• To elicit depth, students should write a short biography presentation so that the class can get a feel for each character.
  • Pose question and write-ups: Pose the question “How will you react if the bill passes or fails?” for the students. Each group discusses and writes out answers to the questions on the “Removal Proposition.” Give students an appropriate amount of time to research, discuss, and prepare for the role-playing.
    • The question may possibly be the first time that they will be presented with the idea that just because a law is passed doesn’t mean it will be accepted.
  • Create place cards: Have students create place cards for their roles, and if necessary, change into costume.
  • Role-play activity: Once students are finished with write-ups, half of their group should leave to speak to other groups in order to negotiate allies. Traveling students may only talk to seated students. This keeps everyone participating in the activity.
    • Give students an appropriate amount of time to discuss alliances and negotiations.
    • Monitor groups, raise questions, and disrupt contradictions.
    • Remind students of the importance of staying in character for their roles; i.e. the Cherokee are not going to be buddies with the Jackson administration.
    • Prior to letting students travel, have a student from the Jackson administration group play the part of President Jackson and read his speech to congress.
    • Regroup students to collaborate for a written, personalized presentation to Congress and peers.
  • Presentation: Use a large room for the presentations, such the auditorium or outside if available.
    • Each group will present their findings to Congress (teacher) and peers.
    • The audience and Congress may pose questions for debate.
    • Allow for rebuttal questions from Congress and other groups.
  • Debrief: Bring students together to debrief their experiences. This may be in the form of a class discussion, essay topic, or both.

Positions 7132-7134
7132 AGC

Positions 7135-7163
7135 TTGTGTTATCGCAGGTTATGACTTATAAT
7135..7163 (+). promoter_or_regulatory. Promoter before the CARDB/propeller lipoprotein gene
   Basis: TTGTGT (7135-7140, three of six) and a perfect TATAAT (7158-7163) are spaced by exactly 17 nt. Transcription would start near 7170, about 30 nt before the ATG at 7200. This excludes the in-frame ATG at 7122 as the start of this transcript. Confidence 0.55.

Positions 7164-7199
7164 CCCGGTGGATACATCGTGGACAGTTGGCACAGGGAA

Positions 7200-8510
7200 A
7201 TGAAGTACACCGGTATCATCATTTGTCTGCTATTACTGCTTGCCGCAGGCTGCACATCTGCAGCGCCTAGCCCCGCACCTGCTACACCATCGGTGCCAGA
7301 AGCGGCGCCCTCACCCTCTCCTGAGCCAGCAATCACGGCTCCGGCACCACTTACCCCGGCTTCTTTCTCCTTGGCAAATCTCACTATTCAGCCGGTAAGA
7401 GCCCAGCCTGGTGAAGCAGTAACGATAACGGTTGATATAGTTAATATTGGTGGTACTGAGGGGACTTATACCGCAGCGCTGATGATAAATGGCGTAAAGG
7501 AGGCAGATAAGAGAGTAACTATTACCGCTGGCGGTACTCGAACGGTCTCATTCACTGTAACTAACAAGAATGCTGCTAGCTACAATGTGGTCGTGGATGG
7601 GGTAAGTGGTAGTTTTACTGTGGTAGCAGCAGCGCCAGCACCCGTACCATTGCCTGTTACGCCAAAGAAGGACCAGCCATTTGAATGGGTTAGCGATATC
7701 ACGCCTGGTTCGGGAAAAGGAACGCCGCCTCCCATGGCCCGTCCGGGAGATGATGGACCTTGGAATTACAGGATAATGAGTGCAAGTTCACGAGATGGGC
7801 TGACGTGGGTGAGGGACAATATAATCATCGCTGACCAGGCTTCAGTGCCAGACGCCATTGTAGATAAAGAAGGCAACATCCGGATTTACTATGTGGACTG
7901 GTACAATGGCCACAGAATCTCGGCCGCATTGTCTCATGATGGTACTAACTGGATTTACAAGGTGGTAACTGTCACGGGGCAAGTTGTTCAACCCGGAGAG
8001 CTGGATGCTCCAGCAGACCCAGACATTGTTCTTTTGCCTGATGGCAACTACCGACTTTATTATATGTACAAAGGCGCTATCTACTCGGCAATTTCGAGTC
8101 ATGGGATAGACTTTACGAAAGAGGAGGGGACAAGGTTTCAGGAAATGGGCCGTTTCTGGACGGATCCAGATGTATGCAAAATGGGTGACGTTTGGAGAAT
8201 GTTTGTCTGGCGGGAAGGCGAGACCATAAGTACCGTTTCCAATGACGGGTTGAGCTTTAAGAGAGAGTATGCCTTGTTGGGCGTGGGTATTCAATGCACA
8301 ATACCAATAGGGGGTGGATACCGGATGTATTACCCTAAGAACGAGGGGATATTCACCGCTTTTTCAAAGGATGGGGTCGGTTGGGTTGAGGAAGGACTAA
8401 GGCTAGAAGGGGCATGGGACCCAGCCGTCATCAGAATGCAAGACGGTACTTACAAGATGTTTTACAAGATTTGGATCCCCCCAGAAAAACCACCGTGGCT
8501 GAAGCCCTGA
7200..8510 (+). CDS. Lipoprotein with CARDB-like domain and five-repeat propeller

• It is helpful to have students stay in character, but also to get feedback on the impact this information might have had on them and their experiences through role-play.
  • Some debrief questions to consider:
    • What bothered, or maybe even angered you, the most? Why?
    • What was the most satisfying about the negotiations? Why?
    • What do you think actually happened to the Cherokee and the Seminoles? Why?
    • Do you think there was tension between the Cherokee and the Seminoles? Why?
    • Who do you think had the better possibility to resist removal? Why?
    • What reasons were used to remove the indigenous nations? Do these reasons seem reasonable, or do you think there were other motives? Why? What?
    • What was the main threat to the southern plantation owners? Was it the Seminoles? What laws were in affect to keep division of Indians and blacks?
    • What do you think was the biggest persuasion that tipped the ever so slight majority that won the election of the Indian removal?
    • What might have been some reasons, other than caring about the Indians, why some voted against Indian removal?
    • Why might northern states not want southern states to expand into Indian Territory?
    • Do you think the missionaries would have been as sympathetic toward the Seminoles as they were toward the Cherokee? Why?
    • Is there any correlation here to any other groups in U.S. history? In our current society? Around the world?
  • Outcomes: Provide students with the aftereffects of the Indian Removal Act. Explore various websites to put the implications of this act into perspective.
    • Trail of Tears: Provide students with a visual about what the Indian Removal Act entailed with this interactive map of the Trail of Tears on the National Park Service website.
    • Stories: These are family stories from the Trail of Tears taken by the Sequoyah Research Center at the University of Arkansas at Little Rock. These stories will give students some background on how the Indian people were feeling and what they experienced as they traveled the Trail of Tears.
    • Video: This video is a short segment from American Experience: “We Shall Remain,” and it paints a picture of how the Indian people were forcibly removed from their lands.

Extension Activity Ideas

Activities can be modified several different ways depending on grade level and focus of study. Listed are activity ideas that can be adapted and extended to and for any grade level.

  • Critique/Letter: Have students critique President Jackson’s speech or write a letter to President Jackson in response to his speech. This extension activity can be a great companion to a language arts lesson about point of view by assigning students roles to play as they critique or write. It can also provide an opportunity for students to learn how to critique by pulling out a quote and analyzing it rather than slamming the author of the piece.
    • Some of these roles include Seminole, Cherokee traveling the Trail of Tears in 1838, enslaved African American who was uprooted by his/her owner to move West, or even the U.S. government.

A lesson plan called “Andrew Jackson, Part 2” has been created for this extension activity idea.

Posted in Common Core: English Language Arts Grades 6-8, Common Core: Social Sciences Grades 6-8, K-12 Lesson Plans